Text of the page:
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Reference Materials

This category is chock full of free information and reference materials to help you on your quilling journey. If you are planning to teach a class, feel free to make copies and share with your students. Most of them are scans so just click on the image and copy and paste it into a document and you will have them  on your computer for future reference.

 A Brief History of Quilling-this is a one page history compiled from some of my favorite quilling books. For a more in depth history check your local library (or even Amazon) for a copy of Betty Christy/Doris Tracy's book Quilling paper art for everyone.

Basic Closed Coils-this is  a handout I used for classes, it is actually a scan-so just copy the image and paste

Open Coils-this handout show severl open coils and examples of cobining open and closed coils

Husking, Wheatears and Alternate Side Looping-these techniques are not as common-this handout simply illustrates the basics of these techniques

Borders-Lots of quillers get "stuck" on how to get started making borders-this handout gives you some helpful tips

Fringe Flowers-this handout gives you some variations on how to combine different color and different size fringed strips. When I started quilling many,many years ago we all fringed with a tiny pair of scissors. Then a quiller's husband, who was a tool and die maker, invented what we call the "Fred" fringer which was made in the USA marketed by Lake City. Then came a long line of copy cats (mostly imported and most left something to be desired). Paplin products puts out a nice fringer also made here in the USA. In addition to fringers we now have quilling die cut machines which cut fringed strips and the newest gadget is a fringing scissor that has five layers of blades. We've come a long way from the "old" days.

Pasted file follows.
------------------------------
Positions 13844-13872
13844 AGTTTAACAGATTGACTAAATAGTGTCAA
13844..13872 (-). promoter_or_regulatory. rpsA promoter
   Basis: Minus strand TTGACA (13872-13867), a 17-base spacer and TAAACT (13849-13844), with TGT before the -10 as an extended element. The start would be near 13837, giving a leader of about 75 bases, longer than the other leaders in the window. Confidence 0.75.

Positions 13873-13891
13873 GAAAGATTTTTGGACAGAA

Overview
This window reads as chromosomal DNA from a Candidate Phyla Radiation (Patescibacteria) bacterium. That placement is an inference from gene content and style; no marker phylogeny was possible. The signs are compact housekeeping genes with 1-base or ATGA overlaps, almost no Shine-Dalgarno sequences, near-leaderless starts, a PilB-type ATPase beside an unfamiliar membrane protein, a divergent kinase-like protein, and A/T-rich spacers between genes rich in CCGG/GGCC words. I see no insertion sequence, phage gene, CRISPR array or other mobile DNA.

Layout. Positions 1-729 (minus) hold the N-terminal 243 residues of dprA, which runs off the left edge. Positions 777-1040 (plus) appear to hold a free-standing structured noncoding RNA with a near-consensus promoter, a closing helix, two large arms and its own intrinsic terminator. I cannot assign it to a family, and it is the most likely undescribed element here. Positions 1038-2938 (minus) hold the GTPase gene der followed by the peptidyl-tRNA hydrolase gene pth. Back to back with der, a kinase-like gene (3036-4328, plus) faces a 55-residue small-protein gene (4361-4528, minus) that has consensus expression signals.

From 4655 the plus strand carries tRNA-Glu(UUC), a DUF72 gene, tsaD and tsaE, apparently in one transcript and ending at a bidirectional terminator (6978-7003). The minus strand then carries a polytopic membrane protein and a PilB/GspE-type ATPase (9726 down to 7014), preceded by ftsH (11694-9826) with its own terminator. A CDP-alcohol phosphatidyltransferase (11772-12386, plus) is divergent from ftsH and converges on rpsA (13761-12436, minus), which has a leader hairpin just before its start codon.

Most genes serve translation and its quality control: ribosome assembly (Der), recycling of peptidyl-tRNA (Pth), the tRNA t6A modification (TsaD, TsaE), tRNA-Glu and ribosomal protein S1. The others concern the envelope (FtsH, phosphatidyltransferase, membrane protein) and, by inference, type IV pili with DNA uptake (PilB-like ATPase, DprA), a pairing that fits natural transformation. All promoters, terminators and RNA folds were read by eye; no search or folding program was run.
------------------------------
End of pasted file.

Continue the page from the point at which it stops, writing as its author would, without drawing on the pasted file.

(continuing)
Paper Punch Flowers-this sheet shows some very basic (and small) flowers that can be made with everyday punches you can find just about anywhere. 

Roses-this sheet gives step by step instructions for making roses (one petal at a time) I make them using 3/8" paper and frequently use different shades in the same flower. They look like porcelain roses and have always been a favorite with my customers and students.



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